Yet Again, the FDA is Delaying the Menu-Labeling Rule

How many calories are in that hamburger? The answer might not be easy to find.
How many calories are in that hamburger? The answer might not be easy to find.
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Restaurants unprepared for the Food and Drug Administration’s menu-labeling rule just got a reprieve. Again. For the third time, the controversial rule, which requires restaurants and other away-from-home food retailers to include calorie counts on menus and signage, was delayed.

President Donald Trump’s FDA announced Monday that the law’s compliance date is being extended from May 5 to May 7, 2018. “We are taking this action to enable us to consider how we might further reduce the regulatory burden or increase flexibility while continuing to achieve our regulatory objectives, in keeping with the Administration’s policies,” the FDA said in a statement.

The ObamaCare rule was initially issued in December 2014 and moved back twice under former President Barack Obama’s administration.

Health and Human Services Secretary Tom Price told The Hill that “The FDA made the right decision to delay a rule that would have essentially dictated how every food service establishment in America with more than 20 locations—restaurants, grocery stores, movie theaters, and more—writes and displays their menus.”

Whether this has anything to do with the Trump administration’s efforts to repeal the Affordable Care Act remains to be seen. As does the future of the rule and if it will even exist a year from now. Trump is a well-documented proponent of the fast-food industry and even nominated former CKE Restaurants CEO Andy Puzder to be labor secretary. Puzder later withdrew from consideration.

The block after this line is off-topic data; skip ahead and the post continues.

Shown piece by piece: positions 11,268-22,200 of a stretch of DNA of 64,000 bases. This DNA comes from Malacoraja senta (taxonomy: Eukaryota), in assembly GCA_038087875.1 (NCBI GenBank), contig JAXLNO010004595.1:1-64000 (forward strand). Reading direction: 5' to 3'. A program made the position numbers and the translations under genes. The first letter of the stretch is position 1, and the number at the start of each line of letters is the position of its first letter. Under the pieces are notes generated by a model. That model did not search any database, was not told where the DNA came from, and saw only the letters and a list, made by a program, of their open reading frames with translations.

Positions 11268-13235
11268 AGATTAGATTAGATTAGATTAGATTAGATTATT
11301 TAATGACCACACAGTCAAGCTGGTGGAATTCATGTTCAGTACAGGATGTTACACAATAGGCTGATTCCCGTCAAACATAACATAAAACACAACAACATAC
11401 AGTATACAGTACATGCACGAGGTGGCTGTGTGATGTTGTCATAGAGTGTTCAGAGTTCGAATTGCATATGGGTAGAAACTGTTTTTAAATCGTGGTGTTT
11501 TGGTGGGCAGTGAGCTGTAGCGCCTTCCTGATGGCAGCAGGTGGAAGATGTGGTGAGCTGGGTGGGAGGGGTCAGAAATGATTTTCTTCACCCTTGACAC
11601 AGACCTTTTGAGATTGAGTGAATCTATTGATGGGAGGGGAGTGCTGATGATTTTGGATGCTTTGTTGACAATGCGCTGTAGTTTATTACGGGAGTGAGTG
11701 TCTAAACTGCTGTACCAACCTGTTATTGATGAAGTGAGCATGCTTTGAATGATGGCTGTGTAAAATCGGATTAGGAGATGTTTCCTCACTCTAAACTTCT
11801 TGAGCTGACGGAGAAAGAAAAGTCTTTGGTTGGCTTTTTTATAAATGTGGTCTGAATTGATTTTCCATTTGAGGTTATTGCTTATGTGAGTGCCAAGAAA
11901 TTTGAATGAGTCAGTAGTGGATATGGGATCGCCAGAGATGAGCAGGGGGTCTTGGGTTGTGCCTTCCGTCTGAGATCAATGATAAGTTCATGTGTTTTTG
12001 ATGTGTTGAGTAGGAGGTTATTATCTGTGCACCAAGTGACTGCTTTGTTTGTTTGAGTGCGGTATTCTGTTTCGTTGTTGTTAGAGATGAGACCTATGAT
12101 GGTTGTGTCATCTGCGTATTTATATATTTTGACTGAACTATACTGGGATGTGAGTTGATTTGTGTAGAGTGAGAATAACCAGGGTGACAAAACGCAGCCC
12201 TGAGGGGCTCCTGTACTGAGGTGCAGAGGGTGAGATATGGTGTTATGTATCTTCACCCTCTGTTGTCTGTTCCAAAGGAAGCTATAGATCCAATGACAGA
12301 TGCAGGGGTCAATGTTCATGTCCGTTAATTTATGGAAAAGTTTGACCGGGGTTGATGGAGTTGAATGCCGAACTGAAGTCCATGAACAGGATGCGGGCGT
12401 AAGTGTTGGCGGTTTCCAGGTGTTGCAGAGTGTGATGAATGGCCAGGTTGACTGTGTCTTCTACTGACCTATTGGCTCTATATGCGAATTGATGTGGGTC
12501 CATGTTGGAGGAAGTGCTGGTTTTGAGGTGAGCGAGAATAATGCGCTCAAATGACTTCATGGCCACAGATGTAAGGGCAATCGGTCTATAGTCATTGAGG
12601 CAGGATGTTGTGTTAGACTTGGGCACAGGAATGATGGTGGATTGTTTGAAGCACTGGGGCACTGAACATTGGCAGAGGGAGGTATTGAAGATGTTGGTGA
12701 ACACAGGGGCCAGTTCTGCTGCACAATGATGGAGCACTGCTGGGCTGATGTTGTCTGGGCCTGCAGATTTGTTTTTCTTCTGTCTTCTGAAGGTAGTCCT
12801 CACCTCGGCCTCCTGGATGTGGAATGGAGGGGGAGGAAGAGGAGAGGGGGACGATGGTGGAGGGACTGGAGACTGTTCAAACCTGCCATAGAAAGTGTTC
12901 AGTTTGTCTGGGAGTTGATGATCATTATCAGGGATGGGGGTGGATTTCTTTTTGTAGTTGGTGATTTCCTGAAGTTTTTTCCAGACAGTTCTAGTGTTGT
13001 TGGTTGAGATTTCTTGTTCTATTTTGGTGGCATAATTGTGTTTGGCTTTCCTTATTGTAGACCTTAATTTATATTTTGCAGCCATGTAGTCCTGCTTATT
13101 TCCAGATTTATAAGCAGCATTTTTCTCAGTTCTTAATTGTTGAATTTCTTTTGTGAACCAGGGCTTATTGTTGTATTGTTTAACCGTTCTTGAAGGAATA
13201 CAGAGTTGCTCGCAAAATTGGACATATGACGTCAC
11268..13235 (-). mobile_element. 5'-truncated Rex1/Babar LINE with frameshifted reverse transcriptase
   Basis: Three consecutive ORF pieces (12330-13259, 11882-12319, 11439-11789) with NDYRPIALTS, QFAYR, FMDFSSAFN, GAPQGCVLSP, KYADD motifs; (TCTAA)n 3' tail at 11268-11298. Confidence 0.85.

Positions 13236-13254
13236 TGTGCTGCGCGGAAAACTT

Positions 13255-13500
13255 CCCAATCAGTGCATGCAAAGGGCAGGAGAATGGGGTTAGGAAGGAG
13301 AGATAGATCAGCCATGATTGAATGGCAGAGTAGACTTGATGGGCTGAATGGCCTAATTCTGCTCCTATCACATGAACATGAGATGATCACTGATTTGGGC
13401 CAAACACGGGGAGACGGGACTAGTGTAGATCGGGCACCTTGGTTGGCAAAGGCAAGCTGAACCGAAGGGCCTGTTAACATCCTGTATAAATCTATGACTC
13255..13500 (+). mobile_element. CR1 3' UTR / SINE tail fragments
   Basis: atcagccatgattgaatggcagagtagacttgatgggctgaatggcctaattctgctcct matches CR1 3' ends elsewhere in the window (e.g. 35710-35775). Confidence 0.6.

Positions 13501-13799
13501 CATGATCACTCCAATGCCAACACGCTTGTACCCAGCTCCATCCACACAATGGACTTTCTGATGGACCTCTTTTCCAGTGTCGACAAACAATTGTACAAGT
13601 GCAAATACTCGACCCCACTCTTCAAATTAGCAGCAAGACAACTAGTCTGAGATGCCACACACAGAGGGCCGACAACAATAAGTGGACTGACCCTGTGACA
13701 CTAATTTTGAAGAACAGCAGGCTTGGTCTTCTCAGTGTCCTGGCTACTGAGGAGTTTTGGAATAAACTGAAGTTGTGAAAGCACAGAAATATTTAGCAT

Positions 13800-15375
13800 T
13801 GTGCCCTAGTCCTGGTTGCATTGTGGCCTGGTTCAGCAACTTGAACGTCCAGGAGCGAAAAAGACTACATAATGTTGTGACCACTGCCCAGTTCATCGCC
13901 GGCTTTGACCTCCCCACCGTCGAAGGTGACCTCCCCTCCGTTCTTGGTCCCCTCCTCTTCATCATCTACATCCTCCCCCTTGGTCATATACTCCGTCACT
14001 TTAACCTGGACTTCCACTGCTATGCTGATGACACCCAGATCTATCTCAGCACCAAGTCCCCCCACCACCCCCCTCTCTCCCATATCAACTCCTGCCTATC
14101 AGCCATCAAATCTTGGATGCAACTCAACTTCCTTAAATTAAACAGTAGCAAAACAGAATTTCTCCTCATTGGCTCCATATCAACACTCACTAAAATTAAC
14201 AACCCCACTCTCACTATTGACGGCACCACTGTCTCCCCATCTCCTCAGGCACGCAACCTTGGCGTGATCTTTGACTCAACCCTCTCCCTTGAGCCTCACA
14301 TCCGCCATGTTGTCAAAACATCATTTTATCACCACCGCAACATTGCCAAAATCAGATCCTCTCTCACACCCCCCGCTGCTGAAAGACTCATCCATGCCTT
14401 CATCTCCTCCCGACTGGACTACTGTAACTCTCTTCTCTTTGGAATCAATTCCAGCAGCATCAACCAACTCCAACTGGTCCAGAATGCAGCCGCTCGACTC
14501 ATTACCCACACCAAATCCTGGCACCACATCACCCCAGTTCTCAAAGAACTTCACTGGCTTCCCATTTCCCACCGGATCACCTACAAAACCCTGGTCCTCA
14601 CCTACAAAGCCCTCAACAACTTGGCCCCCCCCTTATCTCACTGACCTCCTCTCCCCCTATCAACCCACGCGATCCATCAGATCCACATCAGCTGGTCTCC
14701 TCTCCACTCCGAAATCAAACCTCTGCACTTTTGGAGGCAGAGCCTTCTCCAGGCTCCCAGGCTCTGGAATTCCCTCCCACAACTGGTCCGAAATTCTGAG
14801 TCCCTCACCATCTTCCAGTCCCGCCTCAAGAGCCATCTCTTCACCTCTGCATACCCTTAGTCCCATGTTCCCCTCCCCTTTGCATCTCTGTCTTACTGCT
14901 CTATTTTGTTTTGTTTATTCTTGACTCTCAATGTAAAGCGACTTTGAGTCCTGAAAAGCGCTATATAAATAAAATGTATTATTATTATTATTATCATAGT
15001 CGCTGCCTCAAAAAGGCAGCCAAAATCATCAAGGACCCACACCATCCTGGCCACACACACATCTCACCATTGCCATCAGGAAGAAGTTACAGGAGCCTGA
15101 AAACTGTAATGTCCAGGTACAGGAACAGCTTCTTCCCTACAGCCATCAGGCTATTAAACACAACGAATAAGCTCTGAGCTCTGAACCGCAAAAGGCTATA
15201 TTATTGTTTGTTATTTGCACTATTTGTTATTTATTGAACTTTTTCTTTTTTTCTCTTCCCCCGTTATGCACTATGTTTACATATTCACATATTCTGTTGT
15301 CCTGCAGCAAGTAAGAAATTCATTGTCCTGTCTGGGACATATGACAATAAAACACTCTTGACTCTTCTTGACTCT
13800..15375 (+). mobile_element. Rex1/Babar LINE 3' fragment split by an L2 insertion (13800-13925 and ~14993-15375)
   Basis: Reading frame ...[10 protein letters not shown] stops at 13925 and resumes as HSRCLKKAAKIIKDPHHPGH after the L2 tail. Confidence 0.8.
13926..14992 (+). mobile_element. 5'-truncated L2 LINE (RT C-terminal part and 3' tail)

When early repeals of ACA failed, however, many restaurants proceeded with operational changes instead of waiting to see if the rule would be abolished or pushed back.

The National Restaurant Association responded Tuesday by addressing this concern and the impact it had on operators across the country.

“The National Restaurant Association is concerned with the impact of the delay in the implementation of the federal menu labeling law just days before the scheduled effective date. This delay upends plans that have been in motion for years throughout the food industry. We will continue to strongly advocate on behalf of what is best for small businesses and American consumers,” says Cicely Simpson, executive vice president of government affairs & policy, National Restaurant Association, in a statement.

The rule applies to any restaurant or retailed serving food for away-from-home consumption with more than 20 locations “doing business under the same name … and offering for sale substantially the same menu items” will be required to label their menus and signage with calorie counts, says the FDA website. This includes franchises that operate with the same name as other franchises or parent companies.

Restaurants and retail chains are required to list calorie counts for individual foods and beverages as well as combo meals next to the name or price of the item. Where self-service foods are offered, such as at salad bars and buffets, calories must be shown on signs near foods.

This included:

  • Total calories
  • Calories from fat
  • Total fat
  • Saturated fat
  • Trans fat
  • Cholesterol
  • Sodium
  • Total carbohydrates
  • Fiber
  • Sugars
  • Protein

It was also going to be a rule that nutritional facts must also substantiated in labs to prove that they are accurate.

And for menus and menuboards to provide context by stating that it is recommended that adults consume 2,000 calories a day, but that individual calorie needs vary, says the FDA’s website.